2016 proved to be a historical year for the payments industry, with numerous new developments and trends. Between the one-year anniversary of the EMV liability shift, mobile payment acceptance, mobile wallets expanding to the web, and payment security updates, payment technology certainly has grown and has continued to evolve.
As 2016 comes to an end, let’s recap the main payment developments that occurred during the past year:
One-Year Anniversary of EMV
This October marked the one-year anniversary of the EMV liability shift within the U.S. Throughout this past year, there have been many ups and downs regarding EMV integration. Slow chip card distribution was one of the first issues that consumers were faced with, as many did not receive updated chip cards in time for the liability shift.
EMV certification and deployment delays also caused major frustrations. Many merchants who met the liability shift were faced with terminals that lacked the appropriate software certification needed to process an EMV transaction, resulting in bottlenecks that greatly slowed down the deployment of EMV-capable solutions. As a result, merchants had to continue swiping credit cards until they received the updated software.
The emergence of EMV technology caused an increase of online fraud attacks. Since EMV technology has increased card-present security, fraudsters are now shifting their tactics to commit online fraud. EMV technology does not apply toward an online transaction, as chip cards have to be processed via an EMV-capable terminal in order to process correctly – making online transactions extremely vulnerable.
The good news is that more and more merchants are incorporating EMV-capable solutions and those merchants who delayed integration are now beginning to upgrade their payment products. In fact, EMV adoption is expected to reach 90% by the end of 2017.
Mobile Payment Growth
Mobile payment acceptance has grown considerably within the past year and has shown to be a convenient solution for consumers. Throughout 2016, payments have slowly shifted to become more digitally influenced, as many consumers are now looking to use their smartphones to replace standard cards and cash to make a payment.
Within the past year, the three most popular mobile payment actions were paying a bill via the web browser on a smartphone or app (65%), purchasing a physical item or digital content remotely via a smartphone (42%), and buying an item in-stores with a smartphone (33%).
The rise of mobile payment popularity is partly due to the expansion of mobile wallets and apps and consumers opting to use their smartphone for purchases out of convenience. According to a Federal Reserve study, 45% of consumers claim to use mobile payments solely due to the convenience factor of being able to store credit/debit card data on a smartphone.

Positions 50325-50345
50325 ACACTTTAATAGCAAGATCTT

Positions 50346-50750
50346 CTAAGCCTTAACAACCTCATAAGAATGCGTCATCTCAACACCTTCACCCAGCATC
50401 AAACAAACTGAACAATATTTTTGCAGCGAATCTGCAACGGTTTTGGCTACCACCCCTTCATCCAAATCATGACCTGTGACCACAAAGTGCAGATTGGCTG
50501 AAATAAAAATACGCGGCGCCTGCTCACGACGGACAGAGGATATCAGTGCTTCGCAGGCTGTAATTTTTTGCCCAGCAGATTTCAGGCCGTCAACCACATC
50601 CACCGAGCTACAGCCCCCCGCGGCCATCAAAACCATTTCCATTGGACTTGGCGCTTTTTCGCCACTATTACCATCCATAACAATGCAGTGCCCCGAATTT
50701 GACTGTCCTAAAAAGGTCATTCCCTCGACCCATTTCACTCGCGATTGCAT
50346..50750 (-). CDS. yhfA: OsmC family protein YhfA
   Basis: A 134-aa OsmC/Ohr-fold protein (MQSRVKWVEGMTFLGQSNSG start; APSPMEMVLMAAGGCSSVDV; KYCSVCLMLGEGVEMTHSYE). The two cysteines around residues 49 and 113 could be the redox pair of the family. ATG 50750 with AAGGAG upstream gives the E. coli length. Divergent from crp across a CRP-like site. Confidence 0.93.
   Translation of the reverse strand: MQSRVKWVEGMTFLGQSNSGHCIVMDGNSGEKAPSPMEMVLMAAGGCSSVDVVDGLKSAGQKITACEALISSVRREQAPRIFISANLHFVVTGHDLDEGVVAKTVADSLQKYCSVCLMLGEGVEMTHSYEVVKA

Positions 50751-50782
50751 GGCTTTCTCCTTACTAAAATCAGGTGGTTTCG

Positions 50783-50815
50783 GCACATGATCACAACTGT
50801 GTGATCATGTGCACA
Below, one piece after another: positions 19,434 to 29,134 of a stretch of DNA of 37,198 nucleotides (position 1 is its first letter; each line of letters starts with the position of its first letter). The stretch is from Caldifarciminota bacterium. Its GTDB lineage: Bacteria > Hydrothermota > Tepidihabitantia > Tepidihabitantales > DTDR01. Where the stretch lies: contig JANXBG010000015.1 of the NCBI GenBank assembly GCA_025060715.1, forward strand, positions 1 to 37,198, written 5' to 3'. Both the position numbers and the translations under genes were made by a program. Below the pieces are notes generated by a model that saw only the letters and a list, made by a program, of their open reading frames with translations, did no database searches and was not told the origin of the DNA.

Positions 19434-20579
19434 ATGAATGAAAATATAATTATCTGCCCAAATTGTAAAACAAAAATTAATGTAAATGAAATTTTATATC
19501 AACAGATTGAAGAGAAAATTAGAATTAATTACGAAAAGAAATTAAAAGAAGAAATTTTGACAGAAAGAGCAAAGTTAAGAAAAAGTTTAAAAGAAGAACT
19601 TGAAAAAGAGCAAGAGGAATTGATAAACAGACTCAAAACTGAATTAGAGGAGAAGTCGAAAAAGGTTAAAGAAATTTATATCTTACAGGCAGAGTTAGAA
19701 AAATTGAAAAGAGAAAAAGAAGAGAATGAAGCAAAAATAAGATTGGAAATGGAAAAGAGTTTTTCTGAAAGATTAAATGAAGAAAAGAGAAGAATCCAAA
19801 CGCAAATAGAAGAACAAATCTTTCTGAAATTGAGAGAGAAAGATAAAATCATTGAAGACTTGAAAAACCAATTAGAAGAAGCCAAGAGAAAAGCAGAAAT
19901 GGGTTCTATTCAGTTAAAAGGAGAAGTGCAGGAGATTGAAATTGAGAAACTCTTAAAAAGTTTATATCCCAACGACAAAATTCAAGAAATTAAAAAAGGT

Mobile Wallets Expanding to the Web
Alongside the growth of mobile payments came the expansion of mobile wallets beyond being applicable on a smartphone. Earlier in 2016, Apple announced that Apple Pay® would be available to use on both mobile and Mac desktops by using the Safari web browser. Experts predict that the growth to mobile websites will entice consumers who generally use the Internet to browse for items into buyers.
On a similar note, Google has revealed that Android Pay will also soon be accessible on the mobile web version of Google Chrome. Users will be able to use Android Pay via the web to access certain cites to expedite the checkout process.
The addition of mobile wallets expanding to the Internet brings in additional competition for PayPal, the present-day leader of online payments. With mobile wallets promising to be faster than PayPal, there’s a chance that many websites who currently use PayPal will switch to a mobile wallet as a replacement for online payments.
Payment Security Updates
2016 also brought on the addition of several new payment security updates. In April, the Payment Card Industry Security Standards Council released an updated PCI DSS 3.2 version that included new Appendices within the DSS, additional examination of service providers, and new regulations for retrieving the cardholder data environment.
At the end of May, the PCI Security Standards Council released an updated version of the Payment Application Data Security Standard (PA-DSS). The new PA-DSS regulations support the updated PCI DSS 3.2 version and discuss techniques for secure installation for software patches and guidelines for safeguarding cardholder data.
In September, the PCI Security Standards Council released several updated regulations for the new Version 5.0 of the PIN Transaction Security (PTS) Point-of-Interaction (POI) Modular Security Requirements. The added regulations were devised to block potential malware that could compromise card data during a payment transaction.
Throughout 2016, there were many payment trends that emerged and recent trends that continued to grow in popularity. The One-Year Anniversary of the EMV liability shift was a big milestone that affected the payments industry. Mobile Payments also continued to grow with consumers, while mobile wallets expanded to the web. Several new security updates helped improved protection for payments with added regulations and guidelines.
Here’s to the future of payments and what is to come in 2017!